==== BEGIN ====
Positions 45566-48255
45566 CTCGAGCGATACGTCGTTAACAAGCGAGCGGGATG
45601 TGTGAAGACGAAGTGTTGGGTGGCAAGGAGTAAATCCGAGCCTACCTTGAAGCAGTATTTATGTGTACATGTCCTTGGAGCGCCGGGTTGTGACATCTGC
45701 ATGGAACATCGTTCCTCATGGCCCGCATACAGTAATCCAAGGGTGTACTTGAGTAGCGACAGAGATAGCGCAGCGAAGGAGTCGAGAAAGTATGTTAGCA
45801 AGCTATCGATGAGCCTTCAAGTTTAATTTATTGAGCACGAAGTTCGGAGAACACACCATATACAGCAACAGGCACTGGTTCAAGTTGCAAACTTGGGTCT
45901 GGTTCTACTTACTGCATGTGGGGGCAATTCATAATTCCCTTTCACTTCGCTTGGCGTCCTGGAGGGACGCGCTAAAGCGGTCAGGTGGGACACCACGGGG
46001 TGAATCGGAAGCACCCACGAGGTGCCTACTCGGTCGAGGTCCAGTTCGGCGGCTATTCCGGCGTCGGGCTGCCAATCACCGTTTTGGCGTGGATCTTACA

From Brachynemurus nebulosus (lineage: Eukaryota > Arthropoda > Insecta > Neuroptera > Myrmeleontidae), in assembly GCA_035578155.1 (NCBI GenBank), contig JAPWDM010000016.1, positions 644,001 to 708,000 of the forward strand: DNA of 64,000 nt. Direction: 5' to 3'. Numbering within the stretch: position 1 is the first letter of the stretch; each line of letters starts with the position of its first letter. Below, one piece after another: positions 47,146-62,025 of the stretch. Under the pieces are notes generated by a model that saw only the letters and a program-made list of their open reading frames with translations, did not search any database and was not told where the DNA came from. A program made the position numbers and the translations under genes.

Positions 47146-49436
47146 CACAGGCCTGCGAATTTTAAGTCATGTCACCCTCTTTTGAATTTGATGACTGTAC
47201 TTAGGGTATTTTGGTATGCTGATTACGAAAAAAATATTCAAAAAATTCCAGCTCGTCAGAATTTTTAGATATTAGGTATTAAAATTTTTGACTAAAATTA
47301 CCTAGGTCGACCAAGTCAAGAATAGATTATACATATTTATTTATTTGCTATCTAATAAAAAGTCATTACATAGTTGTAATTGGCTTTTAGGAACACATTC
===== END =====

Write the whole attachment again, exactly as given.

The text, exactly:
Positions 45566-48255
45566 CTCGAGCGATACGTCGTTAACAAGCGAGCGGGATG
45601 TGTGAAGACGAAGTGTTGGGTGGCAAGGAGTAAATCCGAGCCTACCTTGAAGCAGTATTTATGTGTACATGTCCTTGGAGCGCCGGGTTGTGACATCTGC
45701 ATGGAACATCGTTCCTCATGGCCCGCATACAGTAATCCAAGGGTGTACTTGAGTAGCGACAGAGATAGCGCAGCGAAGGAGTCGAGAAAGTATGTTAGCA
45801 AGCTATCGATGAGCCTTCAAGTTTAATTTATTGAGCACGAAGTTCGGAGAACACACCATATACAGCAACAGGCACTGGTTCAAGTTGCAAACTTGGGTCT
45901 GGTTCTACTTACTGCATGTGGGGGCAATTCATAATTCCCTTTCACTTCGCTTGGCGTCCTGGAGGGACGCGCTAAAGCGGTCAGGTGGGACACCACGGGG
46001 TGAATCGGAAGCACCCACGAGGTGCCTACTCGGTCGAGGTCCAGTTCGGCGGCTATTCCGGCGTCGGGCTGCCAATCACCGTTTTGGCGTGGATCTTACA

From Brachynemurus nebulosus (lineage: Eukaryota > Arthropoda > Insecta > Neuroptera > Myrmeleontidae), in assembly GCA_035578155.1 (NCBI GenBank), contig JAPWDM010000016.1, positions 644,001 to 708,000 of the forward strand: DNA of 64,000 nt. Direction: 5' to 3'. Numbering within the stretch: position 1 is the first letter of the stretch; each line of letters starts with the position of its first letter. Below, one piece after another: positions 47,146-62,025 of the stretch. Under the pieces are notes generated by a model that saw only the letters and a program-made list of their open reading frames with translations, did not search any database and was not told where the DNA came from. A program made the position numbers and the translations under genes.

Positions 47146-49436
47146 CACAGGCCTGCGAATTTTAAGTCATGTCACCCTCTTTTGAATTTGATGACTGTAC
47201 TTAGGGTATTTTGGTATGCTGATTACGAAAAAAATATTCAAAAAATTCCAGCTCGTCAGAATTTTTAGATATTAGGTATTAAAATTTTTGACTAAAATTA
47301 CCTAGGTCGACCAAGTCAAGAATAGATTATACATATTTATTTATTTGCTATCTAATAAAAAGTCATTACATAGTTGTAATTGGCTTTTAGGAACACATTC